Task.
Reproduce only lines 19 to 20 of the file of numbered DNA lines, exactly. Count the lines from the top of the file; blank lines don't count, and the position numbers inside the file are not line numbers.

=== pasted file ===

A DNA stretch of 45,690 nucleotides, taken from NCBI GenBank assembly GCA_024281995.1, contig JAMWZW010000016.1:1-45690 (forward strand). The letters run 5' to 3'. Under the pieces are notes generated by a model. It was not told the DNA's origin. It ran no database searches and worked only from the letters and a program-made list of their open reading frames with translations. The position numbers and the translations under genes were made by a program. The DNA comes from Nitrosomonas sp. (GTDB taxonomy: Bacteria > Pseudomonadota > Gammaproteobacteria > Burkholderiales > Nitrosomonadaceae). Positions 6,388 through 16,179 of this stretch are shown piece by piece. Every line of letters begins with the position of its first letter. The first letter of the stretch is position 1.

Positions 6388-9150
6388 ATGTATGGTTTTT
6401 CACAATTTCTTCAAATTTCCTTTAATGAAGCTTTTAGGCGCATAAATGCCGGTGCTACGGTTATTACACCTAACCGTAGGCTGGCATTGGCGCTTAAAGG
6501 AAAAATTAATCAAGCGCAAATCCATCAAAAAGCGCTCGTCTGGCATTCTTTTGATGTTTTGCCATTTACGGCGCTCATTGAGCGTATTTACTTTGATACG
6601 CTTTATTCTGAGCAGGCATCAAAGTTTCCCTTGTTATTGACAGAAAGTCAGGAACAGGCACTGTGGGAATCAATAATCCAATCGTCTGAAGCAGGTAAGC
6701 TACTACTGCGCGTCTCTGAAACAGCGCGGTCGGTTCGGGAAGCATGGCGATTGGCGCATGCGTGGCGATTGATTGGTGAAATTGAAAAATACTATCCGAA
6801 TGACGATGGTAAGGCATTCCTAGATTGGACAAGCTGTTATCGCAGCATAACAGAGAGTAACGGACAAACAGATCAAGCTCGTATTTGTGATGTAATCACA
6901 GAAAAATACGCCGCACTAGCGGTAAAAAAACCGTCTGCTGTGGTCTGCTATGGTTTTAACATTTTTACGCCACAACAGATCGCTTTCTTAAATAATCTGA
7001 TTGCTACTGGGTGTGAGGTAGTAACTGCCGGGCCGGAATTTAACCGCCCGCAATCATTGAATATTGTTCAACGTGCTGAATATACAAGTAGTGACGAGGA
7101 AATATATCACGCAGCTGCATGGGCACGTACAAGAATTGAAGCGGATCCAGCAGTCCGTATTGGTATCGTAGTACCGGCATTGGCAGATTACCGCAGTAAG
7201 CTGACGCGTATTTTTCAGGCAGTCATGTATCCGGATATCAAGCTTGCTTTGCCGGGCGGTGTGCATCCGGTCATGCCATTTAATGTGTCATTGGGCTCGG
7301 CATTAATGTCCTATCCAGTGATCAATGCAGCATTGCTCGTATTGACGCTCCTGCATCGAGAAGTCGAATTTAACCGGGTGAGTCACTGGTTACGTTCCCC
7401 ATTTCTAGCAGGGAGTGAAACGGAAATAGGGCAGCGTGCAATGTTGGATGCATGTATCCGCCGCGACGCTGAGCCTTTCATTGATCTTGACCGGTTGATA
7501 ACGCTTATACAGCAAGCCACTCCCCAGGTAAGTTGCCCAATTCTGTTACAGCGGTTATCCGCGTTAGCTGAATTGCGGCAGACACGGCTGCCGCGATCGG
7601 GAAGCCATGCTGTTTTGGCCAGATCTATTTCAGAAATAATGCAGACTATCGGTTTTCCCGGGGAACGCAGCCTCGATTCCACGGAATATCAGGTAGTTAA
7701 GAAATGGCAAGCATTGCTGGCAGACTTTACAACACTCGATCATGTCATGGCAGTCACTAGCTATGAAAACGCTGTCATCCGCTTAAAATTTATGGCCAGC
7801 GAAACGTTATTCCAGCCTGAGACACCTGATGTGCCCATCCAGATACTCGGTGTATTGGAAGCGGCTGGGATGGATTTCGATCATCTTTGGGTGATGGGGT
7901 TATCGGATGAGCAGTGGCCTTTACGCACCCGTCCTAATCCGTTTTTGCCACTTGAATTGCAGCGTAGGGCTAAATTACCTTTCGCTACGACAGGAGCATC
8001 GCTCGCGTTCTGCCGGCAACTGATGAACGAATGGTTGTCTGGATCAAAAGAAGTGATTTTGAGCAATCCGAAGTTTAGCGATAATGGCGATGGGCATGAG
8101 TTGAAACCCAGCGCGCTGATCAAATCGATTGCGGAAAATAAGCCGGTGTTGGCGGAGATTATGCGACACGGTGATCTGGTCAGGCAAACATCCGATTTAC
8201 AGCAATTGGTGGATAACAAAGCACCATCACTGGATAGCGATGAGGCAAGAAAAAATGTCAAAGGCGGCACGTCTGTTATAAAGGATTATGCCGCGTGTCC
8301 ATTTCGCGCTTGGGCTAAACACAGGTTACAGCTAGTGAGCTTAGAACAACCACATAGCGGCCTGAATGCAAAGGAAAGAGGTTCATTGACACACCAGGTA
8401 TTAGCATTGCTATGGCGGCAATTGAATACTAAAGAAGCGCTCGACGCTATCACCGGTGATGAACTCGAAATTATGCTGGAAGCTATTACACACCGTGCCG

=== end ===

7901 TATCGGATGAGCAGTGGCCTTTACGCACCCGTCCTAATCCGTTTTTGCCACTTGAATTGCAGCGTAGGGCTAAATTACCTTTCGCTACGACAGGAGCATC
8001 GCTCGCGTTCTGCCGGCAACTGATGAACGAATGGTTGTCTGGATCAAAAGAAGTGATTTTGAGCAATCCGAAGTTTAGCGATAATGGCGATGGGCATGAG